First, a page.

When Jackalope Ranch issued a 10-question survey asking Phoenicians (and anyone with an opinion of Phoenix) to sound of on the state of the arts in the Valley of the Sun, dozens provided insights on what's happening in the city's creative realm. We'll present a selection of survey responses here over the next three weeks. Up today is artist Greg Esser of ASU and Roosevelt Row CDC.
What are three words that describe the arts in Arizona? diverse, inclusionary, participatory
Describe your role in the Arizona arts scene (including "observer" -- a very important role!) and how it came to be. Artist. As an artist, a significant element of my work is context, creating opportunities for other creatives. In that role, I've served as director of the Phoenix public art program, founded Roosevelt Row CDC and established artist-run spaces including eye lounge, 515 and MADE art boutique. I currently run the ASU Art Museum International Artist Residency Program (and the Desert Initiative) which brings diverse artists from around the world to live and work in downtown Phoenix and to engage with the vast potential within ASU, the largest Research I university in the country.
Who is making the biggest impact on metro Phoenix's art scene and how are they doing that? Arizona has incredible leadership in the arts including ASU's Dean Steven Tepper, Bob Booker and Roberto Bedoya among many, many others...these three all happen to be on Barry's 2014 list of the 50 most influential leaders in the non-profit arts sector. And even though he is not in Phoenix, a special shout out needs to go to artist and Arizona State Senator Steve Farley for bringing his vision and creativity to the most pressing issues in our state.
Where has metro Phoenix made the biggest strides in the arts in the last 10 years or so? Elevating the profile of the arts and the role of individual artists...bringing the arts more broadly into other arenas including public policy, job growth and health...art transforms lives and intersections with other disciplines are creating new possibilities...
What are Arizona's most underused arts resources? Our individual artists, the bottom of the food chain upon which so much of our creative economy depends...
How can artists and institutions better connect with audiences? Institutions still suffer from perceptual barriers. Bringing art into unexpected places can cultivate more awareness of the arts resources here in Phoenix. We need concentrated and sustained strategies to grow new audiences through direct participation and experience with the arts. And see answer below.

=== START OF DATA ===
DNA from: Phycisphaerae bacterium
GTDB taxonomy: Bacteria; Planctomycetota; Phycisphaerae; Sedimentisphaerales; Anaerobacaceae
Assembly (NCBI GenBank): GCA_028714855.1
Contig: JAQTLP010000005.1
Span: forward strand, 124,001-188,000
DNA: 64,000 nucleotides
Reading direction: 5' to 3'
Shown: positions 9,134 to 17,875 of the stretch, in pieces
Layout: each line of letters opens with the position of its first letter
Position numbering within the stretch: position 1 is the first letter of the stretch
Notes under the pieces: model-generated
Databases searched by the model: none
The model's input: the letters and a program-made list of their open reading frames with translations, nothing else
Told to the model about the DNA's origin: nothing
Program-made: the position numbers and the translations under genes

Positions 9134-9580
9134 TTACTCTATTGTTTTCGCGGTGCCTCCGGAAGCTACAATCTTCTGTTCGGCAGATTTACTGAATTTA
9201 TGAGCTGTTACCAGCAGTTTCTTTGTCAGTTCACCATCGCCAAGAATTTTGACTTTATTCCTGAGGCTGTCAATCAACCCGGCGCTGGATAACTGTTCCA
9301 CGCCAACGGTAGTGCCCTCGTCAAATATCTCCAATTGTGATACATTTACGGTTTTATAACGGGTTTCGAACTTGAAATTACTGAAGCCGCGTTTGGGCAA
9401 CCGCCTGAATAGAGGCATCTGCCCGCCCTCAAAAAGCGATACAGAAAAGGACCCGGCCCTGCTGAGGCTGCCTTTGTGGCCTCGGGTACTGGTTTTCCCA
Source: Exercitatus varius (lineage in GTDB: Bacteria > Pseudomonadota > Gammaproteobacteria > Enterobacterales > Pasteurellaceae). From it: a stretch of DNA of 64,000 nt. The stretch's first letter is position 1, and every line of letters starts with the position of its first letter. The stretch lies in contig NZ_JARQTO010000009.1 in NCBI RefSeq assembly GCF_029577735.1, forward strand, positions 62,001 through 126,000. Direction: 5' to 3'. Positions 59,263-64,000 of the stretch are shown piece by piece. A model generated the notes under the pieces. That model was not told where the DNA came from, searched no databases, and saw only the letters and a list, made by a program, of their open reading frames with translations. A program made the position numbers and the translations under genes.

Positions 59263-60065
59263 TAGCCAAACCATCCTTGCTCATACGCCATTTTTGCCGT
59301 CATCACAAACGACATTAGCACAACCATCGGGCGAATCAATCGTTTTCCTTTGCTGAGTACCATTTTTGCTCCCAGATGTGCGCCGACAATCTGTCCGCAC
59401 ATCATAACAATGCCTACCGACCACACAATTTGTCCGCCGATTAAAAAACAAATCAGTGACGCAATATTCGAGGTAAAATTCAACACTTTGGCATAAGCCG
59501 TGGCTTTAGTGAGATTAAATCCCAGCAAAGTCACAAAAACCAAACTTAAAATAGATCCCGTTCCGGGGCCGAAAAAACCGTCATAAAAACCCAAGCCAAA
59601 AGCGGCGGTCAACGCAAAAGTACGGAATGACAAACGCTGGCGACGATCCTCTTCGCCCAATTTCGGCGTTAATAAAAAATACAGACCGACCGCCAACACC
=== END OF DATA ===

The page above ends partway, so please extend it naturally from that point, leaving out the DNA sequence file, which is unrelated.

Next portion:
What are the biggest roadblocks in metro Phoenix's art scene and how can we get past them? We woefully underfund the arts at every level of education in spite of resounding evidence of its widespread benefits and impact including increased retention and enhanced academic performance across all disciplines. We have a dearth of critical writing about the arts (present company excepted, of course!), a dearth of direct financial support to individual artists and a dearth in local philanthropy investing in the arts. 5 Arts Circle established by Howard Hirsch is a notable exception and is a powerful example of the tremendous impact that a small group giving small amounts of funding together can have in supporting the arts.
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Metro Phoenix's art scene needs to be at least on par in cultural ranking with our population size. The fifth (or sixth) largest city in the United States should be (at least) the fifth (or sixth) best cultural destination.
What can metro Phoenix's art scene learn from other parts of the state -- and country? We will thrive if we continue to invest and invest much more in our own individual artists. Artists are the drivers of creative placemaking and at the center of building healthier and more vibrant communities across Arizona.
In three years, what three words do you hope describe the state of the arts in Arizona? diverse, inclusionary, participatory
See also: Kara Roschi on the State of the Arts in Metro Phoenix Follow Jackalope Ranch on Facebook, Twitter, and Pinterest.